Thursday, September 24, 2009


(The following was written outside, then transcribed here afterward)

Today was an experiment for me. I haven't taken kids outside for class in decades (yes, I've been teaching for decades. Plural.). Recently, however, I've been thinking that taking a group outside would be fun -- it's just been a matter of getting up the nerve. My Creative Writing class is small and filled with upperclassmen, so a good opportunity to let the squirrels scold and the ants explore us.

Of course, I wore my white pants today -- and I gave my two car blankets to the kids. So I'm sure I'll teach the rest of the day with grass stains on my rear end.

Interesting. Two students immediately separated themselves and headed away from the group to write. One of the others made note of it and called them "the real writers." The stereotype of the solitary writer haunts even these 17-year olds. Another girl is near me, but faced away from the group in a world of her own creation.

The others have all clumped together, but even there the dynamics are interesting. The two boys who do not feel creative or comfortable are sitting on the rocks together in conversation. There's a girl sitting somewhat solo, facing another group of three and who is regaling them with stories -- not realizing she's actually involved in creative storytelling by her very nature. Two others sit with their backs against different sides of the same tree, listening, writing, looking, writing. In the midst, yet separate. Jouralists in the making.

So why do I find myself sitting in the sunshine on a beautiful late summer/early autumn day writing about them instead of starting my own story? Because as a teacher, my attention is divided. To my left my solo two -- to my right all the others. They are my responsibility and while I'm not worried they'll escape on me, it's still my duty to be aware of their existence. But when I write fiction, I notice so little of the world around me. I get so involved in the story unfolding inside my head, letting the words flow down through my hunched shoulders and along my arms to emerge on the computer screen via my flying fingers, that it, in fact, takes a scream from one of the girls to bring me back to their fears of a creepy-crawly that turns out to be an ant.

The other reason I can't write fiction lies in the fact that I have no computer in front of me. I'm writing long-hand and I've long since lost patience with how long it takes for the words to get out of my head and through the pen/pencil. And why no laptop? It wouldn't be fair to the kids. I didn't let them bring out the school's laptops as they can't save anything this far from the server and I don't trust the batteries. And its hardly fair for me to sit here with one and not allow them. So I'm writing the old-fashioned way for an hour or so of time.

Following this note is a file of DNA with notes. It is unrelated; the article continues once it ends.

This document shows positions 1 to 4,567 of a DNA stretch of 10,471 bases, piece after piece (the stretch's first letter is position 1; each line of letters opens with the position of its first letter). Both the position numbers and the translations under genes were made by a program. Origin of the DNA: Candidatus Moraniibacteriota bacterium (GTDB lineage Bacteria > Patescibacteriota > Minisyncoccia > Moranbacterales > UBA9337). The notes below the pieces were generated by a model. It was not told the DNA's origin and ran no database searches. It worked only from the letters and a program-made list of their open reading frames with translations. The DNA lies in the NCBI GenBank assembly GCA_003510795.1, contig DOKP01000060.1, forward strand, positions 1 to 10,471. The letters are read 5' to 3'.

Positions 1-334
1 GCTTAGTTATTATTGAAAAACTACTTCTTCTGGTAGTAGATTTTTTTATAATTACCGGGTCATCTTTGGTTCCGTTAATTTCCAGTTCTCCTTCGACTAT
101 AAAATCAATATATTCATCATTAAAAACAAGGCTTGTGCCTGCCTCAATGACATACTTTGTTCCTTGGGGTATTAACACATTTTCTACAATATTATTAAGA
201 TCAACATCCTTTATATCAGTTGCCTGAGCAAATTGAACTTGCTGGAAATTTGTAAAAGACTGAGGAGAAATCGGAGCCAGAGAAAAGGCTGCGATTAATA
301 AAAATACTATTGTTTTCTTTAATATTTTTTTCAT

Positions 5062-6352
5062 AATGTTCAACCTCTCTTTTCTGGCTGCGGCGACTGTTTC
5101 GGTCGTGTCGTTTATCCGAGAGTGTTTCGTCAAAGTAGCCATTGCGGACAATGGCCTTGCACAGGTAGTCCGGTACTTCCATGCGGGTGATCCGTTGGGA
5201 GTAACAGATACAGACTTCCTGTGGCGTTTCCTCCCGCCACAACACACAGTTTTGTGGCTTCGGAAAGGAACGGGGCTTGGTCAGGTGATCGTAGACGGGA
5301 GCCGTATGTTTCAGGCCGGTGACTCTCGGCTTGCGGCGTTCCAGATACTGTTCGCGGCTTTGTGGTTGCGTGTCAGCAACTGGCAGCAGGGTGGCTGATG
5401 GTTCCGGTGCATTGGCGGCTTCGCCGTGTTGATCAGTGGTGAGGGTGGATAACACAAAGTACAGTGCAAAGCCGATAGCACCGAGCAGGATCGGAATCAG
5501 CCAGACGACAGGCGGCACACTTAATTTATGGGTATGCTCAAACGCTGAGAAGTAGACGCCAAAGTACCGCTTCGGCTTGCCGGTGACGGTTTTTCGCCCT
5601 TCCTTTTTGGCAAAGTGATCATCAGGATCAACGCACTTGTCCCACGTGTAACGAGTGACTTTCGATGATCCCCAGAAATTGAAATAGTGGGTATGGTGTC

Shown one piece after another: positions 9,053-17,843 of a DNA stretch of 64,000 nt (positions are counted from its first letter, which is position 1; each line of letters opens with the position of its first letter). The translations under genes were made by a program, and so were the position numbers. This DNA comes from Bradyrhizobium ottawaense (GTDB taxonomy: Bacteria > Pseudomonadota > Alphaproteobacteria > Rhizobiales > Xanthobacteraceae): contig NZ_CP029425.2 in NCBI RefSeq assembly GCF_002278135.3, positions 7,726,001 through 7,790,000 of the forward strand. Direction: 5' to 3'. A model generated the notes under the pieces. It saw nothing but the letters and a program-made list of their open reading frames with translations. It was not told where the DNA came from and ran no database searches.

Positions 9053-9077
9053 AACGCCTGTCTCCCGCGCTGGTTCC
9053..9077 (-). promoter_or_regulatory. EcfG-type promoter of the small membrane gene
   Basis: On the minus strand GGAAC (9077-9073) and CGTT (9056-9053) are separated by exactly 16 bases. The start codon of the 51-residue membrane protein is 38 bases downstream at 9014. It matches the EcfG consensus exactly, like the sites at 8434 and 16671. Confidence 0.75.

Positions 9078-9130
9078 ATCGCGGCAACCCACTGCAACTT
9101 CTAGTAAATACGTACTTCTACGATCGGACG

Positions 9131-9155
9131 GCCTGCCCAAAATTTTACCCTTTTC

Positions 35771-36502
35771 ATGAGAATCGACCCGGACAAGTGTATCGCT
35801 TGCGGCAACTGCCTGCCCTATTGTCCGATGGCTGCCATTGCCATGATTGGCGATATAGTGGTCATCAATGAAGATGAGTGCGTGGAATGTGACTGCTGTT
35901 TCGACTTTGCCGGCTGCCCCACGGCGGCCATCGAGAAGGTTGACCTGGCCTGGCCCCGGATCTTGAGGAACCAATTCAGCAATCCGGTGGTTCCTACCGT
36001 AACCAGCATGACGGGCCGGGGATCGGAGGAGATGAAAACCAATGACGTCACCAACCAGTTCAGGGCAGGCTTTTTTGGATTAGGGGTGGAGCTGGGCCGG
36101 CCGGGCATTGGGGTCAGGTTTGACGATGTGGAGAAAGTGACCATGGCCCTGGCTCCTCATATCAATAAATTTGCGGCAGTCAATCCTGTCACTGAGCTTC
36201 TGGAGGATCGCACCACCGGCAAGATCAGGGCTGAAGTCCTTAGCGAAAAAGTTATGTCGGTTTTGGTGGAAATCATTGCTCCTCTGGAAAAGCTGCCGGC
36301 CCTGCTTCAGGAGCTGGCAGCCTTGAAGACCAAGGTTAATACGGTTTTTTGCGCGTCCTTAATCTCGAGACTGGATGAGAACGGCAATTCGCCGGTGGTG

Okay, so what does all this have to do with virtual worlds? I posit the question, what are stories if not the original virtual worlds? The stories told around the fire centuries ago are no less and no more real than the worlds we create inside a computer, for all our modern stories are written with zeroes and ones. The stories have meaning in both media -- and so my Creative Writing class is as much a class in virtual worlds as my Virtual Worlds course in Second Life.

Funny, I'm getting flack from three students who don't want to be out here. Have I moved them too far from their comfort zone? Do they not like the ants or the fuzzy catepillers? My upbeat mood is rapidly deflating. Only three of them seem to have gotten any inspiration -- or even tried. The remaining six are just glad I'm not watching them too closely and are enjoying their conversations. I'm thinking I have to call this experiment a failure.

(back in my room, having posted and asked for feedback from the kids)

I'm not far off. Most of them enjoyed the opportunity to get out of the building and enjoy the weather. Only a few found it conducive to writing. Of the three who expressed dislike outside, one said he finds it difficult to write with a pen (a physical difficulty) and would enjoy it if he could take a laptop out with him. One of the girls said she would like it if she could sit somewhere other than the ground. Picnic tables were mentioned as a solution. So not as much of a failure as I thought. I might do this again...